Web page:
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Cruze Eco Stretches 42-mpg Rating

Cruze front driver 3.4A Chevy Cruze Eco arrived at the office last week for a 1-week loan, which got me thinking about the sedan’s EPA rating of 42 mpg (5.6 L/100 km) on the highway.

Is it smoke and mirrors, or can GM’s all-new small car really rack up that kind of fuel economy?

One way to find out. When my sister and brother-in-law asked if I could help tile the kitchen of their cottage in northern Michigan, I knew this would be an ideal opportunity to put the Cruze Eco to the test.

I’d leave on Sunday morning on a meandering route that would include four brief stops along the way. Other than that, it was smooth sailing north on I-75.

My preliminary calculations suggest 42 mpg is a considerable stretch. I’ll explain later.

First off, the Cruze is a remarkable car, handsome inside and out and quite spacious for me, two teen-agers (each over 6-ft. [183-cm] tall but very comfortable in the back seat) and a trunk full of tools, fishing gear and guitars.

Load a car with that much stuff and mileage is bound to suffer. The Cruze Eco’s turbocharged 138-hp 1.4L 4-cyl. performed quite well on flat terrain.

But north of West Branch, where Michigan becomes much more hilly, this pint-sized powerplant was taxed to the point that downshifting a gear or three with the 6-speed manual transmission was required.

I hope the optional automatic is better, although the EPA highway rating for the automatic Cruze Eco is a significantly lower 37 mpg (6.3 L/100 km).

[caption id="attachment_156" align="alignleft" width="300" caption="Parked outside northern Michigan's popular Frederic Inn. "]Parked outside northern Michigan's popular Frederic Inn. [/caption]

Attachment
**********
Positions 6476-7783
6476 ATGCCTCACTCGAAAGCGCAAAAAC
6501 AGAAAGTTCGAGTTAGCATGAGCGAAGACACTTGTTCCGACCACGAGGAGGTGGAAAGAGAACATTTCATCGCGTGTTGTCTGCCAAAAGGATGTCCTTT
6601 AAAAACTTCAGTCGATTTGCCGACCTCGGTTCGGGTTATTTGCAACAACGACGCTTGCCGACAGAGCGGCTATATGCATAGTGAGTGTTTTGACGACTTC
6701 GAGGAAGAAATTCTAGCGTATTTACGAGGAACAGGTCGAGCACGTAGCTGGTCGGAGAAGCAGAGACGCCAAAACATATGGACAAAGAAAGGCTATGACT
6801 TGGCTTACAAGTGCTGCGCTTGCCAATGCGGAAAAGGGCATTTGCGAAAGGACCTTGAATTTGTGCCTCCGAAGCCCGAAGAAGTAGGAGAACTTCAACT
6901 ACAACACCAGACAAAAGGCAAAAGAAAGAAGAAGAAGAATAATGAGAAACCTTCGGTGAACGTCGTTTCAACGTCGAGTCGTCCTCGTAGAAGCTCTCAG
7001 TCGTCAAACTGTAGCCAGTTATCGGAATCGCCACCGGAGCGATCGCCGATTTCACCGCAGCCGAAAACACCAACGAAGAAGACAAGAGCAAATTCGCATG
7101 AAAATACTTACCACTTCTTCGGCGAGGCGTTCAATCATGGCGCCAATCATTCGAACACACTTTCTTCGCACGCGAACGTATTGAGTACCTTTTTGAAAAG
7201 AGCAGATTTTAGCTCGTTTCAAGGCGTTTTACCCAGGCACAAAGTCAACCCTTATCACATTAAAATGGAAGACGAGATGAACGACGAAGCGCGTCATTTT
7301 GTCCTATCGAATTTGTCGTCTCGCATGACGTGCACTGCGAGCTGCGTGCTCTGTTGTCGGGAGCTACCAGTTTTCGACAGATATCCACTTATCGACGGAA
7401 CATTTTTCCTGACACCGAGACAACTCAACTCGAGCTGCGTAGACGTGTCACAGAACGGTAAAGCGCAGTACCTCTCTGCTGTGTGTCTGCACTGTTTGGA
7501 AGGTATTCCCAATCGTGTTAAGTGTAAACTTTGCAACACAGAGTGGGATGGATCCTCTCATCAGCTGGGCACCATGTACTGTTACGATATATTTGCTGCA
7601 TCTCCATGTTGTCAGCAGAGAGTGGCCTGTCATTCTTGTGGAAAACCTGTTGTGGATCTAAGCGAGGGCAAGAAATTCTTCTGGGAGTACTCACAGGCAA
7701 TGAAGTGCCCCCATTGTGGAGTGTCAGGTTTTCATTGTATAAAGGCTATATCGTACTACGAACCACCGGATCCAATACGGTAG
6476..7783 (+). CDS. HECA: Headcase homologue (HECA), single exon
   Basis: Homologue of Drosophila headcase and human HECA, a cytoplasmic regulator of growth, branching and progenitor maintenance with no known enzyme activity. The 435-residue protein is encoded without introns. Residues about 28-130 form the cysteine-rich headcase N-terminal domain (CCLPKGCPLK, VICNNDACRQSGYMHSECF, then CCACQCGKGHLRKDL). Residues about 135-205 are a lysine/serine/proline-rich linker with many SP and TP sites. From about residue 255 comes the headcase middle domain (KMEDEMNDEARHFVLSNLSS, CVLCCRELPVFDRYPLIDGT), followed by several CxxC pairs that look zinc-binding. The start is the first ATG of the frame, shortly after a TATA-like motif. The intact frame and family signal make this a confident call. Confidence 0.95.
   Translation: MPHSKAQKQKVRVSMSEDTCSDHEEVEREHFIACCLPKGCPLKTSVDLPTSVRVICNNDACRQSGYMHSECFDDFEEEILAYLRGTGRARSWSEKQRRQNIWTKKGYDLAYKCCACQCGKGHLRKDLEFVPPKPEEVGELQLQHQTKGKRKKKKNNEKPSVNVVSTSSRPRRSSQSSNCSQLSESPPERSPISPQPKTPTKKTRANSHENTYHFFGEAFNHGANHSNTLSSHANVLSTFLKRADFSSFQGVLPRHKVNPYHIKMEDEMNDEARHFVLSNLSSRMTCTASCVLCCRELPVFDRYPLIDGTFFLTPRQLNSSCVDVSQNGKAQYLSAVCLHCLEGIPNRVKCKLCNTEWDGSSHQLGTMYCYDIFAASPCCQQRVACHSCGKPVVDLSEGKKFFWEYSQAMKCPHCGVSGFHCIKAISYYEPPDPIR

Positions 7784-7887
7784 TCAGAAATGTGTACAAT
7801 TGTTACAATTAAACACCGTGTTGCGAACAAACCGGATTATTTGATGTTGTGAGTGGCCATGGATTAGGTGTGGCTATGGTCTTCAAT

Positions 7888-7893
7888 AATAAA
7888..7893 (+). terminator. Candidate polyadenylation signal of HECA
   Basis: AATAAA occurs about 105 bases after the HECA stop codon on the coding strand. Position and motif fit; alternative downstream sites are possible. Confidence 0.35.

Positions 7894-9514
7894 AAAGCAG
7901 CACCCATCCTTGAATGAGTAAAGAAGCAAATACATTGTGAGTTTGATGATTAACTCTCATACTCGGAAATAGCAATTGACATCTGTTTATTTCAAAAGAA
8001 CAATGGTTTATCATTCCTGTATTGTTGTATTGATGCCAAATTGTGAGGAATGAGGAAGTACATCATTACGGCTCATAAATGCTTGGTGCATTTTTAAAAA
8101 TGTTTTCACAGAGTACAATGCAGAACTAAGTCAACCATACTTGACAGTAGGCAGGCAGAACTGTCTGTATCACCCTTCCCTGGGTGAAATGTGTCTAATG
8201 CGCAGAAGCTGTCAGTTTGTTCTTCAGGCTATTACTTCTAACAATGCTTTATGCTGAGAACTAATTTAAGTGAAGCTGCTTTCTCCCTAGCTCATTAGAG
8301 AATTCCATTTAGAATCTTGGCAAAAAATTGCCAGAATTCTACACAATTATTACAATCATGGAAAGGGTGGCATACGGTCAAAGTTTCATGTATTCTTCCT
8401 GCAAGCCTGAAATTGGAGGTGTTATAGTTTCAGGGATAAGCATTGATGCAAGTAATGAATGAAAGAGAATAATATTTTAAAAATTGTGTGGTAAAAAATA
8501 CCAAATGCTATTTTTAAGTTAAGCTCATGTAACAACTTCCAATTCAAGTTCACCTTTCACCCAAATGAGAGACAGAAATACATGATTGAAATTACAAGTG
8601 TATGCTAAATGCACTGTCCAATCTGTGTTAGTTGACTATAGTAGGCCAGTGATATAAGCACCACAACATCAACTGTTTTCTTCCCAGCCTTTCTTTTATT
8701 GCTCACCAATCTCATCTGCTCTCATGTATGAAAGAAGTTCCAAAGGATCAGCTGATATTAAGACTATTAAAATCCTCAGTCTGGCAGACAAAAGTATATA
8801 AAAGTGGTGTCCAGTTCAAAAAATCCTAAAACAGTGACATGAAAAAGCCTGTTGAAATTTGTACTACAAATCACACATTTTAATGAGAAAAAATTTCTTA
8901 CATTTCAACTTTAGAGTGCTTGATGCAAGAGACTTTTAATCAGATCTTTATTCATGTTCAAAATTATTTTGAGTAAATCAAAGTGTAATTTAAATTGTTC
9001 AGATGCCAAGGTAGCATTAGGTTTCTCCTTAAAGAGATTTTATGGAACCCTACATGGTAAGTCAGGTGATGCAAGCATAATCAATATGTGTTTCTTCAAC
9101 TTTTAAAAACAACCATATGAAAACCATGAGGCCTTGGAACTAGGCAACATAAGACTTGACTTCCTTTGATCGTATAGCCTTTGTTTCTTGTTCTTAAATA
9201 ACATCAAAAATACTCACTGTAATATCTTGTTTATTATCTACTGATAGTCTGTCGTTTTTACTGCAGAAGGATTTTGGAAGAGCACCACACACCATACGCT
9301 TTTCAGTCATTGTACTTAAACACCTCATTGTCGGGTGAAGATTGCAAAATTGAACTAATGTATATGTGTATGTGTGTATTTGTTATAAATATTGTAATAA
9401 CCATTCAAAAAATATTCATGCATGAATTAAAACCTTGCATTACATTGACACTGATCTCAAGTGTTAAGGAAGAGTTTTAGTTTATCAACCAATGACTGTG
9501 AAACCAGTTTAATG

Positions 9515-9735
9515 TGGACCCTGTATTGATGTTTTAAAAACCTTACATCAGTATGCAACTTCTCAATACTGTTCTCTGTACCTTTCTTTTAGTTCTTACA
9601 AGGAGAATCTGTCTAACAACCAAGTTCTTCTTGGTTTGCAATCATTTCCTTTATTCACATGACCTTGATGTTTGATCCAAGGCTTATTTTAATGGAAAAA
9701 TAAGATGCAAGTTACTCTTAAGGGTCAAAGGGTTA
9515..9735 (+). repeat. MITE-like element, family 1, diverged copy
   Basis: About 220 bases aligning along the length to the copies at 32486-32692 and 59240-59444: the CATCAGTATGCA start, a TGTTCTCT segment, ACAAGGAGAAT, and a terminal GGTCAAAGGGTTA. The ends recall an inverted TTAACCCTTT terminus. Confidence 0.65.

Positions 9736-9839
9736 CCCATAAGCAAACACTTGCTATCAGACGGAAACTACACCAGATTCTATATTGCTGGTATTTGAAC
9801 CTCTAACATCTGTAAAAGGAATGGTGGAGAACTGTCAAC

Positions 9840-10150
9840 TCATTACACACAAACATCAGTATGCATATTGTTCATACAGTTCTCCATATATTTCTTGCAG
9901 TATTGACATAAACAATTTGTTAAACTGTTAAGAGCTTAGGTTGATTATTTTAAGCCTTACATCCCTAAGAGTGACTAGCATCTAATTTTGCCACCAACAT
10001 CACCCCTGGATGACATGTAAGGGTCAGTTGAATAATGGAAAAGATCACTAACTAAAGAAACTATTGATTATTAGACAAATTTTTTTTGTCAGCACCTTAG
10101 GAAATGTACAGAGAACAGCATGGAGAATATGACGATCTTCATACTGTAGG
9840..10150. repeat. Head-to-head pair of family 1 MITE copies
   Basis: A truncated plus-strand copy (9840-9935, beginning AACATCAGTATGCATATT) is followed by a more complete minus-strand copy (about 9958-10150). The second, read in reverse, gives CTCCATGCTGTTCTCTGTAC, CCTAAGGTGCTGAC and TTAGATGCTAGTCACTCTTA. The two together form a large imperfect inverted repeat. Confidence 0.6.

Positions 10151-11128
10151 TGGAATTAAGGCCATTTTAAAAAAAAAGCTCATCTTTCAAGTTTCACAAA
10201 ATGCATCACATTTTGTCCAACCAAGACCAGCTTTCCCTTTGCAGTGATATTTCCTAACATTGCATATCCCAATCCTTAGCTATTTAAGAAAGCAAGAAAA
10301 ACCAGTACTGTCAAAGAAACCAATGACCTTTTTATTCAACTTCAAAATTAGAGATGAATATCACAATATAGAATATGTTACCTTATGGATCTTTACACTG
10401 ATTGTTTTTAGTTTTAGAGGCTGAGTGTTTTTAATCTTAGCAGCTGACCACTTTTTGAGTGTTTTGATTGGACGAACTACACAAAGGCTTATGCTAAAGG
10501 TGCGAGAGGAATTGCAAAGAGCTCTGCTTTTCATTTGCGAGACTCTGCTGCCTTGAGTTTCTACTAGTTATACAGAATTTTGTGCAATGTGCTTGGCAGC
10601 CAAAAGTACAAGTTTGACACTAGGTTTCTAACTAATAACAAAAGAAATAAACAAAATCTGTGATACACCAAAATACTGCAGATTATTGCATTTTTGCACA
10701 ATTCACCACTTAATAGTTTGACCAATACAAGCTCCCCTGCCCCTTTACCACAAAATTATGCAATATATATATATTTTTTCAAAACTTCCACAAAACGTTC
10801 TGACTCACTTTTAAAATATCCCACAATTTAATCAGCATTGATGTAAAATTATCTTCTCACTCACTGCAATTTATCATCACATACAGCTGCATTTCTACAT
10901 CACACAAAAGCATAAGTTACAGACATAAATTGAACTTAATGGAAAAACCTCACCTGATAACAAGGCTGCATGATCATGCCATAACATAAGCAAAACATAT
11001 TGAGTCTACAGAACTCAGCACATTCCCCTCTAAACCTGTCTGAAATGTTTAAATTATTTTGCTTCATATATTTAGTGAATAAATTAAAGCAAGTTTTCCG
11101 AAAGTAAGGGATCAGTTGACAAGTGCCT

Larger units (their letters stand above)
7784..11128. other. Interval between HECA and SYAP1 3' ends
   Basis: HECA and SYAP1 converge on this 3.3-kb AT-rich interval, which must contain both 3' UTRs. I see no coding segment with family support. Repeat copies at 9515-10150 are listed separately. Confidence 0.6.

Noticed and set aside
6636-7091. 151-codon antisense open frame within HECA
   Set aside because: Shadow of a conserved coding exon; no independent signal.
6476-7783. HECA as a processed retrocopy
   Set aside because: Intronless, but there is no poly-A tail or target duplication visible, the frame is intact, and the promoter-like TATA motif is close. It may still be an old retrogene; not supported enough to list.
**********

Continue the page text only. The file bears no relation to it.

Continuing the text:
Low-end torque is not this engine’s strong suit, although on paper it’s a respectable 148 lb.-ft. (200 Nm). But the torque peak arrives earlier for the automatic than the manual (1,850 rpm vs. 2,500 rpm).

The turbocharger, cleverly packaged within the exhaust manifold, clearly is tuned for fuel efficiency rather than high output.

A turbocharger generally makes a distinctive sound as it spools up thrust, but it was a sound I never heard while driving conservatively for more than 500 miles (805 km), keeping highway speeds around 72 mph (116 km/h). A co-worker says he definitely noticed additional boost at higher rpm when driving the car.

I doubt the 42-mpg claim for several reasons.

When I got the car, the trip computer read 33 mpg (7.1 L/100 km). The more time I spent on the highway, the higher the average climbed. But it never reached 39 mpg (6 L/100 km).

Trip computers are not the most reliable calculators for fuel economy because the average often is compiled over hundreds of miles until the driver resets it to zero.

The farther you drive without resetting, the harder it is to affect the overall average with, say, a long road trip.

Since I never reached 42 mpg on the way there, I decided to reset to zero when I left to come home. Predictably, the tabulated fuel economy shot up, and I arrived in metro Detroit with an average fuel economy of 44.6 mpg (5.3 L/100 km), according to the trip computer.

If my driving style aligned with the EPA’s highway test cycle, then, yes, the Cruze Eco’s rating is legit.

But I have my doubts after calculating our fuel economy the old-fashioned way. From the time we got the car with a full tank of gas to the point that I fueled up near empty, other Ward’s editors and I logged 360 miles (579 km).

Divide that by a tank with a capacity of 12.6 gallons (47.7 L), and the average fuel efficiency is an unremarkable 28.6 mpg (8.2 L/100 km).

If we want to be generous and say the vehicle started with only 10 gallons (37.8 L) of fuel, then the average still only comes to 36 mpg (6.5 L/100 km).

[caption id="attachment_157" align="alignleft" width="300" caption="Cruze Eco's 1.4L turbocharged 4-cyl."]Cruze Eco's 1.4L turbocharged 4-cyl.[/caption]

After fueling up, making a day trip to Traverse City and driving home, we logged 458 miles (737 km) – virtually all of it on the highway – before the tank returned to empty.

Divide that by a tank that holds 12.6 gallons, and the fuel-economy rating is only 36 mpg (6.5 L/100 km).

Would that deter me from buying a Cruze Eco? With a sticker price of $19,615, it’s hard to quibble about the car’s value, with its 17-in. alloy wheels, USB MP3 jack and aero performance package.

But if 42 mpg were a top priority, it could be a deal-breaker.

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